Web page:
Title: The Lost Summer of Louisa May Alcott
Author: Kelly O’Connor McNees
Genre: Historical fiction
Publisher: Amy Einhorn Books
Rating: 4 out of 5 stars
Source: Review copy from the author’s publicist
First line: Louisa May Alcott approached the ticket window of the Boston passenger station clutching a large case and a black parasol.
Louisa May Alcott wrote one of the most beloved novels of all time, Little Women. The book has many autobiographical elements, but Ms. Alcott was a fiercely private woman who kept to herself and remained unmarried her entire life. Did she ever fall in love? This is the question explored by Kelly O’Connor McNees in this beautifully written novel that imagines a stolen summer, a summer in which Louisa loses her heart and is forced to choose between her desire for independence and her love of a man.
Like many women, Little Women is one of my favorite books – one that I first discovered in grade school and have re-read many times throughout my life. I love the movies, love the characters – and since I grew up with three sisters and no brothers, felt like the book was written just for me. And Jo is one of the greatest literary heroines of all time; who doesn’t love Jo March?
While the idea of a stolen summer involving a love affair is an invention of the author’s, this novel is extensively researched and gives the reader much insight into the interior workings of the Alcott family. Louisa’s father, Bronson, was an author and philosopher, one who was obsessed with the life of the mind and spirit. As a result, he believed the mundane things in life – like earning a living or putting food on his family’s table – were beneath him and not worth spending his time and energy on. His family bore the brunt of his philosophy. I found his character very frustrating – I wanted to shake him for his neglect of his family, for the unneeded burden his wife and daughters had to shoulder.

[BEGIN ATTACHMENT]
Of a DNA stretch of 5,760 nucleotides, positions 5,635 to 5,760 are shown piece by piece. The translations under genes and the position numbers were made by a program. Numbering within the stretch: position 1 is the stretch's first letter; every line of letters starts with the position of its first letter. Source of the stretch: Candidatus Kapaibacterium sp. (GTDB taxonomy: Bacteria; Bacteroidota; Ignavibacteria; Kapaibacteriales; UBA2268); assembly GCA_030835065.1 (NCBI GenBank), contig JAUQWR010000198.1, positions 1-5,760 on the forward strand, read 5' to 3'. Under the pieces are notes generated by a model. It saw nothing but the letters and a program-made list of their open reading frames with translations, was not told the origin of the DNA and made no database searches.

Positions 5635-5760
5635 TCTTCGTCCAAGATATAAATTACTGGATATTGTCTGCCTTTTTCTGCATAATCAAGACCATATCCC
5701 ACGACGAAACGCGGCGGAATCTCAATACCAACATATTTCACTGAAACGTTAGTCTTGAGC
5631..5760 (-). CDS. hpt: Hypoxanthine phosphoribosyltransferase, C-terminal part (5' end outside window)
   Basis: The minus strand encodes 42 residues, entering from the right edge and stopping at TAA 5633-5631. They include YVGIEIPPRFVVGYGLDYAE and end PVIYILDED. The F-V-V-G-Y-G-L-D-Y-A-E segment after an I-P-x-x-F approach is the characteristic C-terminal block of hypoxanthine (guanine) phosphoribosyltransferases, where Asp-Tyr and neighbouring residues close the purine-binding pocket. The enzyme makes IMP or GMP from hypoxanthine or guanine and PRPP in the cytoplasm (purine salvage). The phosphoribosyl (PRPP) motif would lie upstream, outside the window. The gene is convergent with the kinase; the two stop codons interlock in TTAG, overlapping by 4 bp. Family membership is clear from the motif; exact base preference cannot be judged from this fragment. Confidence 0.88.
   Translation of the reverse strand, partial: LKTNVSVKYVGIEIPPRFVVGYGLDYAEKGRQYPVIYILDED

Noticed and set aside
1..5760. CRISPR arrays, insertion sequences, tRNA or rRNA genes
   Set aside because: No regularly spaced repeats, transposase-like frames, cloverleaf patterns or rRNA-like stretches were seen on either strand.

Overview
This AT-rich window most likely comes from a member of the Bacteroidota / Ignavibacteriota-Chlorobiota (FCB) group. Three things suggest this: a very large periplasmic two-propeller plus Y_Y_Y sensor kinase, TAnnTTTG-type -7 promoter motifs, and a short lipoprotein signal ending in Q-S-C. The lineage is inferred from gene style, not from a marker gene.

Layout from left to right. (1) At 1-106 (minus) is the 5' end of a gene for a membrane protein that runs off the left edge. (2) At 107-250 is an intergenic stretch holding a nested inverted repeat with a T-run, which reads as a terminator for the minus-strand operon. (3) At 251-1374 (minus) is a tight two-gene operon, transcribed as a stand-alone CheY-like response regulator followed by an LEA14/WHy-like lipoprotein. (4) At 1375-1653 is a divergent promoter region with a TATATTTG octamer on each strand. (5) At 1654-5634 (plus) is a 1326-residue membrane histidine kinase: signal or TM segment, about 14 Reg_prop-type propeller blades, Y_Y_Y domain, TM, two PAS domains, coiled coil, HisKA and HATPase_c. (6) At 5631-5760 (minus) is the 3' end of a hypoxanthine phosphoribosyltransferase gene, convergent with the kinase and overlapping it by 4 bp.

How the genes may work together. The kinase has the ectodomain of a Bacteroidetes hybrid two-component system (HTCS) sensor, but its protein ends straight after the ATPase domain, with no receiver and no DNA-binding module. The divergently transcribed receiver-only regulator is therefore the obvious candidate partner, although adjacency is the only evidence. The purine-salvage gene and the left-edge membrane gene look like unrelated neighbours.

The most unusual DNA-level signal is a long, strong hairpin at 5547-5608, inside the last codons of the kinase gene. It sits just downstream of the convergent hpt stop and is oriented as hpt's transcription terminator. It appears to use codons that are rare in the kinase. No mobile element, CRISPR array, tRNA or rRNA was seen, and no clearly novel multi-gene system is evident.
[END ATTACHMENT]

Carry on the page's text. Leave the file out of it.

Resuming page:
Louisa was an unusual girl for her times – she never married, and put her desire for independence and a career ahead of the conventional expectations placed on a woman living in the days leading up to the Civil War. She was determined to be seen as a person, not just as a girl. She wanted her writing to be taken seriously, and after seeing the stress her father’s lifestyle placed on her mother, was determined to avoid having her destiny wrapped up in a man’s decisions.
While the love story was a central part of the plot, this novel is much more than a romance – it’s a character study of a fiercely strong young woman determined to face the world on her own terms. Her love of reading, writing, and learning; her desire to educate herself and chart her own course – these things made me love Louisa, kept me turning the pages to discover what would happen. McNees is a talented wordsmith, placing the reader into this small New Hampshire town at a time when the country is on the brink of war and people’s ideas about race and gender are just beginning to change. After finishing the book, I was driven to the author’s site and other sites on the internet to learn more about Louisa May Alcott and her father and the times she lived in, and only the best kind of historical fiction provokes that reaction in me.